Moore (Liberty: The Lives and Times of Six Women in Revolutionary France, 2007, etc.) delivers a fast-paced portrait of the 20th-century’s fizziest decade, replete with gangsters, flappers, speakeasies and jazz.
The author’s breezy style synchs nicely with her subject matter, and her focus on the personalities behind the history keeps the narrative engaging. Rather than presenting her material as an extended survey of the period, Moore focuses on a single Jazz Age trope per chapter, resulting in easily digestible takes on prohibition and the high-spirited criminal culture it engendered; the explosion in popularity of jazz music; the evolution of the flapper; the emergence of Hollywood as creator of a national cultural consciousness; the financial scandals of the Harding presidency; the Sacco/Vanzetti and Scopes trials; the resurgence of the Ku Klux Klan; the Algonquin round table and the founding of the New Yorker; Charles Lindbergh’s historic trans-Atlantic flight; the spectacular boxing career of Jack Dempsey; and the financial devastation of the Wall Street crash that ended the party and ushered in the Great Depression. The author writes more like a novelist than a historian, richly delineating her characters and their milieu. Harding is revealed as a hapless, good-time Charlie hopelessly out of his element as president; Scott and Zelda Fitzgerald, beautiful and damned, drink their way across Europe; blues legend Bessie Smith lives large and brooks no fools; and communist anarchists Sacco and Vanzetti emerge as principled, quietly noble figures, unrepentant in the face of a likely gross miscarriage of justice. Moore draws some fairly obvious parallels between the ’20s and our contemporary moment—the Wall Street crash, Bush as Harding redux, the gap between emerging technologies and social structures, the cult of celebrity—but the point isn’t labored and the fizzing pace never flags.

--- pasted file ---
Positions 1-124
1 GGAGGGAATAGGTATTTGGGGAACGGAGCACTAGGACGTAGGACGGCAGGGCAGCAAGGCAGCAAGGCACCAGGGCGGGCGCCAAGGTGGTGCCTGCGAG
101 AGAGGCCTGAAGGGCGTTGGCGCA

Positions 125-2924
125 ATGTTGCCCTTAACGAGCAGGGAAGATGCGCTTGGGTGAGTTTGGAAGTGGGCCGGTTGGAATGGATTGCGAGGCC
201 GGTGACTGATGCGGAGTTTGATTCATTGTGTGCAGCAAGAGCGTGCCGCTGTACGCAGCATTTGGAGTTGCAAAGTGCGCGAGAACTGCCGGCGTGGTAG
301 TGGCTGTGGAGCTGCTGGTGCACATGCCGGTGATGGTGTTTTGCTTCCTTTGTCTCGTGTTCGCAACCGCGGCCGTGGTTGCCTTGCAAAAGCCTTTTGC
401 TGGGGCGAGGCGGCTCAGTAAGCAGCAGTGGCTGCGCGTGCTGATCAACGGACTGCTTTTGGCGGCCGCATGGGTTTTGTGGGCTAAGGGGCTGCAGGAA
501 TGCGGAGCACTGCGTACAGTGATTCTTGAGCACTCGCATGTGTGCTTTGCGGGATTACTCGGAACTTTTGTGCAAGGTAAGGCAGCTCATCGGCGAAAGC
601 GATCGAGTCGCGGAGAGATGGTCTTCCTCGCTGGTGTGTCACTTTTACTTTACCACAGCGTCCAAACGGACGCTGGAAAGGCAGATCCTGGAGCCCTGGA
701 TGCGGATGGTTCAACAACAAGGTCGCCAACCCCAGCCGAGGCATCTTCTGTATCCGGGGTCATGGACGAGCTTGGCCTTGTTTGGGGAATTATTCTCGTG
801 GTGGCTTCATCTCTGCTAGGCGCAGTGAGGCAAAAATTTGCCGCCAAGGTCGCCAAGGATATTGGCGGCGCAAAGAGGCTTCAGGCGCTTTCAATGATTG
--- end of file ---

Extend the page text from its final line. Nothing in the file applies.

Snappy, vivid account of America’s most glittering decade.